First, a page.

Legislators Express Displeasure Over Municipal League Support of Severance Tax Proposal

by Jason Tolbert (jasontcpa@yahoo.com) 1 views 

A bipartisan group of 19 legislators – 16 Republicans and 3 Democrats – sent a letter this week to the Arkansas Municipal League voicing their displeasure of the group’s support of an increase in the state severance tax from 5 percent to 7 percent.  The proposal is a ballot initiative lead by Republican Sheffield Nelson and is currently gathering signatures to appear on the ballot in November 2012.

“If enacted, this Act will result in a loss of jobs, reduce state and local government general revenues, and will discourage expansion and growth by the independent energy producers doing business in our state,” wrote Sen. Jonathan Dismang (R-Beebe) who penned the letter. “It is important that Arkansas maintain the competitive position we have on natural gas exploration and production so we can protect the jobs that power our local communities.”

The letter explains that the legislature, the governor, and the natural gas industry reached a agreement “in good faith” in 2008 when the rate was raised to 5 percent.  Since that time, the industry has been hit hard by a price decrease from $9 per unit to $3 per unit.  The proposed 7 percent rate would put it as one of the highest in the country and would likely mean the loss of jobs related to the development of the Fayetteville Shale.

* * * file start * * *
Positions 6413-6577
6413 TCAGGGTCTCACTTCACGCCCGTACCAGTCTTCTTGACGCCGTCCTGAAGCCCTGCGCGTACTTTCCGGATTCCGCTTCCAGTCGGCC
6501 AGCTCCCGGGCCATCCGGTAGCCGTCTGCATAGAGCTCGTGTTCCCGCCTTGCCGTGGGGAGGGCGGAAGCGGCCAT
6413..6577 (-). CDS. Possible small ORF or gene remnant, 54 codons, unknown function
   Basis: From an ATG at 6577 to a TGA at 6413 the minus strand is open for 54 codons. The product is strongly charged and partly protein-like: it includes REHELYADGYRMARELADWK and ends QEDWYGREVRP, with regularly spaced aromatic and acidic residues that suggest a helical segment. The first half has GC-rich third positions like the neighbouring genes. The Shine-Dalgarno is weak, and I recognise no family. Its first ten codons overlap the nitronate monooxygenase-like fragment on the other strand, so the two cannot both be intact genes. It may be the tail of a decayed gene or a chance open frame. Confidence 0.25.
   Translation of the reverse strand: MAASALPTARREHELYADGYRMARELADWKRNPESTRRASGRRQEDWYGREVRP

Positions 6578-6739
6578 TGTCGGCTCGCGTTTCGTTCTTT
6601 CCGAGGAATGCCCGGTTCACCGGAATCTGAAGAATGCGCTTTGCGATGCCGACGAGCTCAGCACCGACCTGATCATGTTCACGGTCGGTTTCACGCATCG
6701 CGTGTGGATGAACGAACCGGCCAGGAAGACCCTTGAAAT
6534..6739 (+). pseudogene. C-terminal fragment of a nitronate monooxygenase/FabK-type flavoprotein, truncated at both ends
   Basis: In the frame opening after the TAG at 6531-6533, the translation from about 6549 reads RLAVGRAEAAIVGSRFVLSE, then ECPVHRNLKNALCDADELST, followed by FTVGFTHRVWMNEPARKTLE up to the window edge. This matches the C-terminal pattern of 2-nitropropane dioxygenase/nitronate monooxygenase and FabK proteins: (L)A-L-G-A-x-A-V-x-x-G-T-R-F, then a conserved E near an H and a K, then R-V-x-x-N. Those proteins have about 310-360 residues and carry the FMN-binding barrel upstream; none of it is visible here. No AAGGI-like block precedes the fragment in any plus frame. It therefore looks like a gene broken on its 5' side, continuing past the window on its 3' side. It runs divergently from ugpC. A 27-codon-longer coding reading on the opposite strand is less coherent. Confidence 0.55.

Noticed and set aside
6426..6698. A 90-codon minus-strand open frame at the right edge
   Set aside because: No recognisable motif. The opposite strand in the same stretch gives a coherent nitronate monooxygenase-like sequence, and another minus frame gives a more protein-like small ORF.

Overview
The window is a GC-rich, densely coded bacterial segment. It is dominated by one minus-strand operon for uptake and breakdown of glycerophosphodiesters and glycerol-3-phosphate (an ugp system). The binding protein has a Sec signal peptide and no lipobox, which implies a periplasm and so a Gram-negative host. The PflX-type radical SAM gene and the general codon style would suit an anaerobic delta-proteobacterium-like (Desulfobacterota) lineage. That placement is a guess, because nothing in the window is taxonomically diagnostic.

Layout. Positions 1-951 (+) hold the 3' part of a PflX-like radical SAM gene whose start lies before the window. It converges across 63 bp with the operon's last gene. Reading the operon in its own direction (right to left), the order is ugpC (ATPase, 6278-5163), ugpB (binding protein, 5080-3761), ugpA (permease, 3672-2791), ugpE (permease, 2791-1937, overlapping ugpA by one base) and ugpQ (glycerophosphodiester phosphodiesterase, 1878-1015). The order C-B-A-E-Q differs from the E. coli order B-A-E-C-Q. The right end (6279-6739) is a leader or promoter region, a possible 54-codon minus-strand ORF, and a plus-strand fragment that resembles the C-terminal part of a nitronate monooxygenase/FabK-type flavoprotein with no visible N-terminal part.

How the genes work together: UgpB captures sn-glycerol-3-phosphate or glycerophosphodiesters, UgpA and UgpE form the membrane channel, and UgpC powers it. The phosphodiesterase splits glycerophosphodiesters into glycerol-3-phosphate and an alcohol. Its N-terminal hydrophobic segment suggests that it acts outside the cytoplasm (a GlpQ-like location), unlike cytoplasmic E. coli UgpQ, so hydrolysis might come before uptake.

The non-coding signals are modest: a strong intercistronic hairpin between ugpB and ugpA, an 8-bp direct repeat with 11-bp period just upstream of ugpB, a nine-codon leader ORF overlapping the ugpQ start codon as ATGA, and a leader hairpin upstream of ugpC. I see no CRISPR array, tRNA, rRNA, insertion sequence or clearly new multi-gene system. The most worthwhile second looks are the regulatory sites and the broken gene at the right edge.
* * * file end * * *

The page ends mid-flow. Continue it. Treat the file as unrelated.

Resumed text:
Nevertheless, Arkansas Municipal League Executive Director Don Zimmerman does not see the membership revisiting support of the Severance Tax proposal, which they voted to do last June.

“We talked about that (Wednesday) in committee and there was definitely a difference of opinion with some legislators who don’t want to support that severance tax,” said Zimmerman.

“The reasoning (for supporting it) was that you would have a real good highway program basically financed by out-of-state interests that are doing damage to the highway system in Arkansas, so the financing would be primarily based on out-of-state interests. Arkansas people would pay too – royalties and so forth – but the majority of the money would be paid by the big drilling companies that are coming into Arkansas and severing resources in the Fayetteville Shale primarily.”

Nelson presented his case in favor of the proposal to the attendees at the Arkansas Municipal League conference Thursday afternoon.

Zimmerman also said that they will consider whether or not to support the proposed half-cent sales tax increase/highway bond program at their meeting in June 2011.  The proposal was referred by the legislature and will be on the ballot in November 2012.

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